March 3, 2020

You Can’t Control Your Luck — But You Can Control How You Respond to It


Article by Greg McBeth

From the moment you are born, you possess a certain amount of luck, depending on your parents, your family’s social and financial situation, your native homeland, and your health. Yes, your good or bad fortune throughout life is guided in part by conditions over which you have no control. Understanding the role of luck in your life, and how to take advantage of whatever luck you have, is a critical component of maximizing your success.

If you find it a little New Age-y or counterproductive to devote brainpower to the notion of luck, rest assured you aren’t alone. But you should also know the even scientifically minded researchers have thought long and hard about luck.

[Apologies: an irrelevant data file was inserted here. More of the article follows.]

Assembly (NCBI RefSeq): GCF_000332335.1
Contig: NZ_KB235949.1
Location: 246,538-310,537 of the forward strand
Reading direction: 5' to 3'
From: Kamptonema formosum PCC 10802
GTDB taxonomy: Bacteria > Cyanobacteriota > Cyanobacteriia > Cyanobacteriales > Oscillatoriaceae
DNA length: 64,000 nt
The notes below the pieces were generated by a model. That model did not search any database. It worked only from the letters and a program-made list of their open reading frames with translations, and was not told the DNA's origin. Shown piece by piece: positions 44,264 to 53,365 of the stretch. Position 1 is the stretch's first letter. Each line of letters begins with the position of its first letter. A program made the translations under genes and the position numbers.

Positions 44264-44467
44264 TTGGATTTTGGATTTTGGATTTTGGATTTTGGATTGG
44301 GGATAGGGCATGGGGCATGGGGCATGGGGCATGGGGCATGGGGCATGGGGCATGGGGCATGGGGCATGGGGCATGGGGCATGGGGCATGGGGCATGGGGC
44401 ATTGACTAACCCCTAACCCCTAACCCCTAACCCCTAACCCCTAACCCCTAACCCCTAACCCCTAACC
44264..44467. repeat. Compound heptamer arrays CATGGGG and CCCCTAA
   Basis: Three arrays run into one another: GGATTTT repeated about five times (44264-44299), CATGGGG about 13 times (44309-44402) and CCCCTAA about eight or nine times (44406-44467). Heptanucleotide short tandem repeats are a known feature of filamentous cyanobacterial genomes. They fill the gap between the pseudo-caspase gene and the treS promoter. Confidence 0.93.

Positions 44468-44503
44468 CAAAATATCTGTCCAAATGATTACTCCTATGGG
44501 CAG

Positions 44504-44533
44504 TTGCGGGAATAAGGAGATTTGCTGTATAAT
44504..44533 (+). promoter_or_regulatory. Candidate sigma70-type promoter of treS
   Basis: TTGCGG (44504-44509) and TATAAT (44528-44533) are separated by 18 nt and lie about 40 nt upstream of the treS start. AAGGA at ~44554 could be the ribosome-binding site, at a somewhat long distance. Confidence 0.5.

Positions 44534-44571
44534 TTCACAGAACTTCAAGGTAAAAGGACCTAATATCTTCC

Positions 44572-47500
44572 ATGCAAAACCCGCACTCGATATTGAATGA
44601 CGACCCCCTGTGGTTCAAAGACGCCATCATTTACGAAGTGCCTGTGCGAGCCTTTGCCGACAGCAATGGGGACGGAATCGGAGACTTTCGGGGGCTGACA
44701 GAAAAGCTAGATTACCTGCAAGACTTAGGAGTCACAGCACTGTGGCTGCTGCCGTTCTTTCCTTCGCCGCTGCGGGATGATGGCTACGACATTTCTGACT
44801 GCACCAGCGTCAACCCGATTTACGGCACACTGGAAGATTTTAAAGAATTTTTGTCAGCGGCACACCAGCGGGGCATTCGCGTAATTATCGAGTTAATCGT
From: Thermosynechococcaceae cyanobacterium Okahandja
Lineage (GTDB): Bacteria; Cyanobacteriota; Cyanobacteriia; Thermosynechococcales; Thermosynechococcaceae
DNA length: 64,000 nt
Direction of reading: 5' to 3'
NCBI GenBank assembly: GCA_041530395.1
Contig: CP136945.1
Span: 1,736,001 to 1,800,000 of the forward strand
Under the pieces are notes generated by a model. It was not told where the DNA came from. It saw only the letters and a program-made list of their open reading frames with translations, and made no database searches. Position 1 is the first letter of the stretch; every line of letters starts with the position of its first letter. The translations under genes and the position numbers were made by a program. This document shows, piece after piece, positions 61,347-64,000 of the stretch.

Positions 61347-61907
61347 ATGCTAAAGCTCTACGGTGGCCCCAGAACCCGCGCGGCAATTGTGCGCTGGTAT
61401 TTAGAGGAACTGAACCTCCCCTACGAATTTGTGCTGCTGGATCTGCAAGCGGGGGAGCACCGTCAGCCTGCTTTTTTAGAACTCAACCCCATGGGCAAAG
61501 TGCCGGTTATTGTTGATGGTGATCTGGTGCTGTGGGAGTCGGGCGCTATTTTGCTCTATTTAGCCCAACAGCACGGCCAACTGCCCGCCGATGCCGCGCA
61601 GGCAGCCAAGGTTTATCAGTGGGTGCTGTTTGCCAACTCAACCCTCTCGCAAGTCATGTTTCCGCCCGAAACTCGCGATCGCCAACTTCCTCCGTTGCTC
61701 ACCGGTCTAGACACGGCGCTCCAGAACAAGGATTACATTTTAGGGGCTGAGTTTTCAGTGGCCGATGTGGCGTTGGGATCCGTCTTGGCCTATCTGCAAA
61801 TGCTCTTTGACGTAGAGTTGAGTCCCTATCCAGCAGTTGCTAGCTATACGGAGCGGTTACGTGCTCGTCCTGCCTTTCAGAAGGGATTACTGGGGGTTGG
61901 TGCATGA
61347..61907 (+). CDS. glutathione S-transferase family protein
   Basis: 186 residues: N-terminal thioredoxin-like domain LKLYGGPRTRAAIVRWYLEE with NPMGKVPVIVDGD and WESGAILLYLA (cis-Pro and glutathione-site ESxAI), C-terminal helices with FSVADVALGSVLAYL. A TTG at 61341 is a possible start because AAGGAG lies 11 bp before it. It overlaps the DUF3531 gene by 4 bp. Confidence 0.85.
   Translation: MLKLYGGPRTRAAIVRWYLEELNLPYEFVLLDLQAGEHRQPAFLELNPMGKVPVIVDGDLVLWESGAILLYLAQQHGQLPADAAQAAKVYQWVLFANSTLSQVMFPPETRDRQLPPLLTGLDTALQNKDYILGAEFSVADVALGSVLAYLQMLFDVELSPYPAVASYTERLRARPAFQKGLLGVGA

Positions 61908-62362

For instance, biochemist Ohid Yaqub was offered $1.7 million to study serendipity as it pertains to scientific discoveries. Yaqub found that while serendipity is, of course, a matter of chance, it can be subtly encouraged through actions like “controlled sloppiness” — that is, “allowing unexpected events to occur while tracking their origins.”

Still, from a career perspective, that means you could end up with a negative outcome even after doing everything right. For example, another study concluded that luck plays a huge part in helping untalented performers get ahead of more talented ones. In fact, the economists behind the study concluded that “the most talented individuals were rarely the most successful. In general, mediocre-but-lucky people were much more successful than more-talented-but-unlucky individuals.”